Related to this is the thinking of the Guardian about his own reading and approval of an outgoing letter. We may assume, because it was the general procedure, that Shoghi Effendi saw and approved the letter written in May, 1938, that said that the Tablet of Emanuel “obviously refers to the Bab, … and is in no way a reference to Swedenborg.” A year or two earlier, he probably saw and approved the article by Olivia Kelsey which says that this Tablet is a response to Wrestling-Brewster’s question about Emanuel Swedenborg. Are we to suppose that he had forgotten this by 1938? Or that he skimmed the contents of The Bahai World without attention for details? But then we could just as well conclude, that he had skimmed the contents of the secretary’s 1938 letter without taking in its implications. Likewise, we could suppose that he didn’t really read the letter about the Immaculate Conception, the day not followed by night, saying grace, killing animals, composing treatises and so on. We could deal with all of these by saying Shoghi Effendi was sloppy, or he became tired from overwork.
An alternative is to suppose that he was careful and diligent about his own writing and his work as Head of the Faith and especially as the authorized Interpreter, but he was not a controlling personality. He allowed his secretaries and the national and local Spiritual Assemblies, and essay writers in The Bahai World, and authors and Bahais in general, to have their opinions and their areas of expertise and ignorance, to do their work according to their own lights and to bear responsibility for it, without consistent and detailed correction from the Guardian. Rather than supposing that he overlooked matters of which he could hardly have been unaware, we can suppose that he saw, and often decided that his intervention was not warranted. He praised JE Esslemont’s Baha’u’llah and the New Era and urged its speedy translation in many languages, but he could not have been unaware that it relied at some points on pilgrim’s notes, a source that Shoghi Effendi had warned against from his earliest days as Guardian. He must have known that Esslemont believed in the “mystic unity” of Baha’u’llah and Abdu’l-Baha (p 68 of the 1923 edition), yet he did not refute the idea until February 1934, in The Dispensation of Baha’u’llah, and in the interim he had urged and guided translations into 33 different languages. Why did he not correct the English text regarding this ‘mystic unity,’ in a corrigenda if not in a new edition, before he had it translated? The simplest explanation is again, that he was not a controlling personality, and was content to let others have their opinions and bear responsibility for them, intervening only after a problem had resulted for the Bahai community.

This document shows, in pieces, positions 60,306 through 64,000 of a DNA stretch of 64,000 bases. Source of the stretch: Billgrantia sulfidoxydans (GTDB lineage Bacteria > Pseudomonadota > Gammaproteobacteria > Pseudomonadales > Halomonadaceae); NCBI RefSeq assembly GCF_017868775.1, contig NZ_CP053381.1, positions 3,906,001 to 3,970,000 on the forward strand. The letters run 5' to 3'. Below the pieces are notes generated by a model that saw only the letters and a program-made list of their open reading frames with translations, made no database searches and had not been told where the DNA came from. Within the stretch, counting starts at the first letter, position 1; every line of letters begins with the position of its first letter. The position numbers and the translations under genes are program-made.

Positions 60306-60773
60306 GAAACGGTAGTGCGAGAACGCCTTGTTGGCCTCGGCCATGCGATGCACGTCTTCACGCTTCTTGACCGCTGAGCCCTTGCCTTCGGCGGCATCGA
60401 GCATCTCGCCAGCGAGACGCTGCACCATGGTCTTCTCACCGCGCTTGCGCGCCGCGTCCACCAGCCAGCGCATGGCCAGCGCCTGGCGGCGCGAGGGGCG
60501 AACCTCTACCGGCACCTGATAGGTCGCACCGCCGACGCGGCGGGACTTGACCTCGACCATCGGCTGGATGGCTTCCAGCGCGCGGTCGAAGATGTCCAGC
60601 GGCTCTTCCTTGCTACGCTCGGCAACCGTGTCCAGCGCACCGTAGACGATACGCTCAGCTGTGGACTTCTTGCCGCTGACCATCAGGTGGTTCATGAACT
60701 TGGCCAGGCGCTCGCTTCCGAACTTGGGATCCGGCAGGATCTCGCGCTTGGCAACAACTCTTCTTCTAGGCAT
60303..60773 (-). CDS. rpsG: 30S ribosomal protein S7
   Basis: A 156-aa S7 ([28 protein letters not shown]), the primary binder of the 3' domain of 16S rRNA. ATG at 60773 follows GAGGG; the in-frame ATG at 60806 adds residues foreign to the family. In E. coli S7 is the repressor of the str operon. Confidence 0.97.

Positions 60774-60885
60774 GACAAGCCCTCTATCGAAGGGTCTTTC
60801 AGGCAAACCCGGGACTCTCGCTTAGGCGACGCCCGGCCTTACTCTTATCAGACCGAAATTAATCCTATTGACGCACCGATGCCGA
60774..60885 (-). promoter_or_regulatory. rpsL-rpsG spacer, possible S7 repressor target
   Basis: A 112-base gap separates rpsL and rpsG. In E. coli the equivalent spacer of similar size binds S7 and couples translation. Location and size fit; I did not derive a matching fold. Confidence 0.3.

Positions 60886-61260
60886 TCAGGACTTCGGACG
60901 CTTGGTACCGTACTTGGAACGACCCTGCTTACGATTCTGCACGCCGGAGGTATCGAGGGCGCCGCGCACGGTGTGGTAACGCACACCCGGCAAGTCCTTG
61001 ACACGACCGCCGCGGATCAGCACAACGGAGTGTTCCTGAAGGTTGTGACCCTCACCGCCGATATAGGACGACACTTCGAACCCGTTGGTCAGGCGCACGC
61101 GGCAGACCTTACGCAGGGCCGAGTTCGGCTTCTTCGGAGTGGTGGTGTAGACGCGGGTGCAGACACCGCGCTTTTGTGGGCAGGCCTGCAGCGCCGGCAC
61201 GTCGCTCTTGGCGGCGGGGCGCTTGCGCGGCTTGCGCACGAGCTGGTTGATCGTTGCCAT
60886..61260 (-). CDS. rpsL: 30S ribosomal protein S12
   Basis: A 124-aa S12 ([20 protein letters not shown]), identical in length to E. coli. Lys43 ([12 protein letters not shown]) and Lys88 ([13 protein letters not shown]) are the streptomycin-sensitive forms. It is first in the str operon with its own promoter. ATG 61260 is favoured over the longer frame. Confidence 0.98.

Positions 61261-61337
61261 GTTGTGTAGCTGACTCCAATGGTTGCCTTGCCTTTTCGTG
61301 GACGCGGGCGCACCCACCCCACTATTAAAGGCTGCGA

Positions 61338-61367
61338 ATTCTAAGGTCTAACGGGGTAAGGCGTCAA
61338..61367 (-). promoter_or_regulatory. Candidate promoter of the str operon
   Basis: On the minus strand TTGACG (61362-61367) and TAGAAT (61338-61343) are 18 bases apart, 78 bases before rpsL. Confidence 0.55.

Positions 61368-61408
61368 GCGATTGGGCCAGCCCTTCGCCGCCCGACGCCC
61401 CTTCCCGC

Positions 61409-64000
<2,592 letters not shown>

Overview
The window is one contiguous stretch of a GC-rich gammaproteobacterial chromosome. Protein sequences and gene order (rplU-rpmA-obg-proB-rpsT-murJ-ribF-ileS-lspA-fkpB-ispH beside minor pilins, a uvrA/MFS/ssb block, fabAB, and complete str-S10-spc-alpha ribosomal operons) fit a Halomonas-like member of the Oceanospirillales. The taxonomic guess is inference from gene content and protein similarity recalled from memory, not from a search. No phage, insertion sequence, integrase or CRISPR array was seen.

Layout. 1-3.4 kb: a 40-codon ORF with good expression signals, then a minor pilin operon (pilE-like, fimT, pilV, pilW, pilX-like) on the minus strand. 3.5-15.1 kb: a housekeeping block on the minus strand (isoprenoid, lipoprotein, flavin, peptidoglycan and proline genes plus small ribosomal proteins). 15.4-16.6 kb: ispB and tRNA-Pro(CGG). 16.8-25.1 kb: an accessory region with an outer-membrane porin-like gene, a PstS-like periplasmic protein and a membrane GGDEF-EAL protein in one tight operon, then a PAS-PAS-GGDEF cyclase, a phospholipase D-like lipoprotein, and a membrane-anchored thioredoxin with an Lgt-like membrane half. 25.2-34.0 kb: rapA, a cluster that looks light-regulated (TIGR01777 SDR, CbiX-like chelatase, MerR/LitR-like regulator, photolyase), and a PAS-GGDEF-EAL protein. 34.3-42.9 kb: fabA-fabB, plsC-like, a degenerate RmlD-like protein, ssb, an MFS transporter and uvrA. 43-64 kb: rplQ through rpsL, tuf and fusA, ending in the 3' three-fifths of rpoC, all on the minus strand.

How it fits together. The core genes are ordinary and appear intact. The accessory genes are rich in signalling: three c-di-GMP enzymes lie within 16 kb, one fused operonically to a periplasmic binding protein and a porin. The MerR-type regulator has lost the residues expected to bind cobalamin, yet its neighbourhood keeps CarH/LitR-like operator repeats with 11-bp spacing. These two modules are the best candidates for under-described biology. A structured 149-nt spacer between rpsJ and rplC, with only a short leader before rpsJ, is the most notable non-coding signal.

This perspective on the personality of Shoghi Effendi, and on his method and meaning in assigning issues to a secretary or dealing with them himself, has far-reaching implications for the Bahai community today. Letters written on behalf of Shoghi Effendi, along with pilgrim’s notes, bad translations and unauthenticated texts, play a large role in the questions that divide the community. Placing a question mark beside the authority of interpretations contained in these letters will I hope soften the righteous certainty that turns differences of understanding into divisions about minor and mutable points, because ‘Shoghi Effendi said so.’